Animals and generation of bone marrow chimeric mice

Syk+/- mice carrying the Syktm1Tyb mutation were obtained from Victor Tybulewicz (National Institute of Medical Research, London, UK) [22] and kept on the C57BL/6 genetic background (which carries the CD45.2 allele). Bone marrow chimeras with a Syk-/- or Syk+/- (referred to as control group) hematopoietic system were generated by fetal liver transplantation as described [6]. Briefly, Syk-/- and control fetal liver cell suspensions were prepared from E15.5-E17.5 fetal livers obtained from timed mating of Syk+/- carriers. Recipient mice carrying the CD45.1 allele on the C57BL/6 genetic background (Jackson Laboratory, Bar Harbor, ME, USA) were lethally irradiated by 11 Gy from a 60Co source and injected intravenously with Syk-/- or control fetal liver cell suspensions. 4–6 weeks after transplantation, the repopulation of the hematopoietic system by donor-derived cells was confirmed by flow cytometric analysis of CD45.2 expression in peripheral blood neutrophils (Gr1-positive gate) and/or the absence of B220-positive cells in the Syk-/- chimeras [22]. These studies indicated that the repopulation of the hematopoietic system by donor-derived cells was consistently more than 95%. Bone marrow chimeras were used for experiments 6–8 weeks after transplantation. Mice were kept in individually ventilated cages in a conventional facility. All animal experiments were approved by the Regierungspräsidium Karlsruhe, Germany, AZ 35-9185.81/G-67/03 or the Semmelweis University Animal Experimentation Review Board, Budapest, Hungary, 883/003/2005.

Intravital microscopy

Mice were anesthetized with intraperitoneal (i.p.) injection of ketamine (125 mg/kg body weight, Ketanest, Pfizer, Karlsruhe, Germany) and xylazine (12.5 mg/kg body weight; Phoenix Scientific, Inc., St. Joseph, MO) and placed onto a heating pad to maintain body temperature at 37°C. Intravital microscopy was conducted on an upright microscope (Leitz, Wetzlar, Germany) with a saline immersion objective (SW 40/0.75 numerical aperture). To ease breathing, mice were intubated using PE 90 tubing (ID: 0.86 mm, OD: 1.27 mm; Becton Dickinson, Heidelberg, Germany). The left carotid artery was cannulated with PE 10 tubing (ID: 0.28 mm, OD: 0.61 mm, Becton Dickinson) for blood sampling. During the experiment mice received 0.2 ml/h normal saline i.a. to maintain neutral fluid balance. The surgical preparation of the cremaster muscle for intravital microscopy was performed as previously described [23]. Briefly, after opening the scrotum, the cremaster muscle was mobilized and spread over a cover glass. The epididymis and testis were moved to the side giving full microscopic access to the cremaster muscle microcirculation. Experiments were recorded via a CCD camera system (model CF8/1; Kappa, Gleichen, Germany) on a Panasonic S-VHS recorder. The cremaster muscle was superfused with a thermocontrolled (35°C) bicarbonate-buffered saline (131.9 mM NaCl, 18 mM NaHCO3, 4.7 mM KCl, 2.0 mM CaCl2·2H2O, and 1.2 mM MgCl2) equilibrated with 5% CO2 in N2. For local treatment with N-formyl-Met-Leu-Phe (fMLP; Sigma, Deisenhofen, Germany), 1 μM fMLP was added to the superfusion buffer and administered onto the preparation over 15 min. Postcapillary venules under observation ranged from 20–40 μm in diameter and were recorded before and during fMLP administration. Systemic blood samples (10 μl) were taken and assessed for white blood cell count before and after the experiment. Blood samples were diluted 1:10 with Türck's solution (Merck, Darmstadt, Germany) and leukocyte concentration was expressed as number of leukocytes per microliter of whole blood using a hematocytometer.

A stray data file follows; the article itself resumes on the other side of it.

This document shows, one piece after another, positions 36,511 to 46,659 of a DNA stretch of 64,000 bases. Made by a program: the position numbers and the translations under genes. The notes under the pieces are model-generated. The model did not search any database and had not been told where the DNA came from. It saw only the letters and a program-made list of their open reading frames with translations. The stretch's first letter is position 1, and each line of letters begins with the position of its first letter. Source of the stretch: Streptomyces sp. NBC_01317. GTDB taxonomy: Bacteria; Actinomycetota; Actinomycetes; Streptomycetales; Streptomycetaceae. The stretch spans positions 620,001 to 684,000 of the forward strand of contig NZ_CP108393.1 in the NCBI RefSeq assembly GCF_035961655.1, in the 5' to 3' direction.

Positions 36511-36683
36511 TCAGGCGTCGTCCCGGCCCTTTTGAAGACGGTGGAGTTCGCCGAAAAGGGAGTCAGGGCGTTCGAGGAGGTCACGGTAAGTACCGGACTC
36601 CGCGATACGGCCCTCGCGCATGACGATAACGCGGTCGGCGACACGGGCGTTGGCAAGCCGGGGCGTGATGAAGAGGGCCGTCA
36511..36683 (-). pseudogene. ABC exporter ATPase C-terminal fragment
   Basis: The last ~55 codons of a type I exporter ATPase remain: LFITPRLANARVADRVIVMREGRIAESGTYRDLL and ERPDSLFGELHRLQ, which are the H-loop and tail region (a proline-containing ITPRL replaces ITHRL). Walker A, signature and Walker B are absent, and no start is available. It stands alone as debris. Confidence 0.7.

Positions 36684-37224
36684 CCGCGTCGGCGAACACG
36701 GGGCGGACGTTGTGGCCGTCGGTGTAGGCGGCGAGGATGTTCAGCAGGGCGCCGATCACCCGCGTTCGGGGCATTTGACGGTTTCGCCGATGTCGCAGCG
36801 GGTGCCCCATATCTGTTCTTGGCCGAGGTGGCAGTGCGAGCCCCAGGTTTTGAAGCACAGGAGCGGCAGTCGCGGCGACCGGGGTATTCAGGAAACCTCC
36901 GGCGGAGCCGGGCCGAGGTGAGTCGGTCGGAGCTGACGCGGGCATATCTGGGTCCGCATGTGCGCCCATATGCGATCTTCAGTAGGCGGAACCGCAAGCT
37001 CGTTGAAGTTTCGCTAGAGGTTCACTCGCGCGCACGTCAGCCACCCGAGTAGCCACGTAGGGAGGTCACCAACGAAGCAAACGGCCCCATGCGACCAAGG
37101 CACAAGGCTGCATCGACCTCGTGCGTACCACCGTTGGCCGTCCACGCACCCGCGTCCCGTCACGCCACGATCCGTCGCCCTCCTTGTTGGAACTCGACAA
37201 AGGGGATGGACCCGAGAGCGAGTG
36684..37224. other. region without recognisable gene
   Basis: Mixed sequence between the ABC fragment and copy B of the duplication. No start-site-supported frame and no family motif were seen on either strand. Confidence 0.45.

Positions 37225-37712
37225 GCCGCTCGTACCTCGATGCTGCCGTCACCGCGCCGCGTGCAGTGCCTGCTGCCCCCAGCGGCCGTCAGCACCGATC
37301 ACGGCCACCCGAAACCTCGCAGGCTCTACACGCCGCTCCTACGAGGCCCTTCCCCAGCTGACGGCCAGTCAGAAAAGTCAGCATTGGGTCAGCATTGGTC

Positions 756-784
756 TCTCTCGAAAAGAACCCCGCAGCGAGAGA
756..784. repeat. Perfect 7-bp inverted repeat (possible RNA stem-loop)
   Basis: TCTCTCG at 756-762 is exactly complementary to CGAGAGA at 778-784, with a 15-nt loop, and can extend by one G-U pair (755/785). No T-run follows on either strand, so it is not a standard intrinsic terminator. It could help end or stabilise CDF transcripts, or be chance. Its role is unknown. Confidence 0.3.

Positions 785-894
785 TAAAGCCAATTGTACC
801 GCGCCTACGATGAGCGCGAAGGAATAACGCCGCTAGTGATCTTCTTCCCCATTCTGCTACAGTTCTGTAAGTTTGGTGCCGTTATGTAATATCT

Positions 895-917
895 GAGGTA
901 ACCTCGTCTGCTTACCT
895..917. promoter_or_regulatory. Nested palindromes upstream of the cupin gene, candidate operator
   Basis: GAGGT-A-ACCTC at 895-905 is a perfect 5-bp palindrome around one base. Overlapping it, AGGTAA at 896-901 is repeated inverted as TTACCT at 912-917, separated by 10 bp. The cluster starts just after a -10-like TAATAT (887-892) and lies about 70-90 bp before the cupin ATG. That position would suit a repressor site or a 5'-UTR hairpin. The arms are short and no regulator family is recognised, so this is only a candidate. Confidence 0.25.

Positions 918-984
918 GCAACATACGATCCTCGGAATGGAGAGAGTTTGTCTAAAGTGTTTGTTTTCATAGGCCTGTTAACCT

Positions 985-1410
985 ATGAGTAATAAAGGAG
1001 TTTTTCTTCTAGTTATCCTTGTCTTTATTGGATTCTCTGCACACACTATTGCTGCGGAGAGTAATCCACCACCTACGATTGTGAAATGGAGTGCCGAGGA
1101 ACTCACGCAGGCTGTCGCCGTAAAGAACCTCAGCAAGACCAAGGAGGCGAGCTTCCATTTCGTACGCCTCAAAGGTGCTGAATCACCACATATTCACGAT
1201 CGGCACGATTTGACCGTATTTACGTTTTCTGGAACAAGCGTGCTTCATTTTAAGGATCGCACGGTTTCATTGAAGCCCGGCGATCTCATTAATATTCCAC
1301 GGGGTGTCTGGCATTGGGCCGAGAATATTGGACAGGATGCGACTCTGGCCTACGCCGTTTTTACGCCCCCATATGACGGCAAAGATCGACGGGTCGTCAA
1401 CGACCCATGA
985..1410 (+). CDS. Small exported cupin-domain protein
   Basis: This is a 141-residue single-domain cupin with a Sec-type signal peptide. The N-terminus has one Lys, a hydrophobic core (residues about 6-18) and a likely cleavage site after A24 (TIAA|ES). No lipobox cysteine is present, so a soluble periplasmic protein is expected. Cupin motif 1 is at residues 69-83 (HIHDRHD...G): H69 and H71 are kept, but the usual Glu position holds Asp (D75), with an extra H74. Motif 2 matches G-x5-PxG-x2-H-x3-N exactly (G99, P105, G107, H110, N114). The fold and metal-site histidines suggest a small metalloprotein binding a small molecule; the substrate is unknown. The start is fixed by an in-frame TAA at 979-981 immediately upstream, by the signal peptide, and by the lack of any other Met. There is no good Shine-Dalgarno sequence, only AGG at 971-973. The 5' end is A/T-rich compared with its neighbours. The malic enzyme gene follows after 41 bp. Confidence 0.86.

Data analysis of intravital experiments

Vessel diameter, leukocyte diameter, and vessel segment length of postcapillary venules were measured using a digital image processing system [24]. To assess spreading of adherent leukocytes against the vessel wall, diameter of attached leukocytes was measured perpendicular to the vessel wall before and at various time points during fMLP superfusion. As illustrated in Figure 5, a decrease in perpendicular diameter indicates spreading out against the vessel wall. Centerline red blood cell velocities in postcapillary venules of the cremaster muscle were assessed by a dual photodiode and a digital on-line cross-correlation program (Circusoft Instrumentation, Hockessin, USA) and converted to mean blood flow velocities as described [25]. Wall shear rates (γw) were estimated as reported previously [26, 27]. Rolling leukocyte flux fraction was defined as the percentage of rolling leukocytes to all leukocytes passing the same vessel in one minute [25]. The number of adherent leukocytes was assessed as adherent cells per mm2 vessel surface area, and leukocyte adhesion efficiency defined as number of adherent leukocytes per mm2 vessel surface area/systemic leukocyte count [28].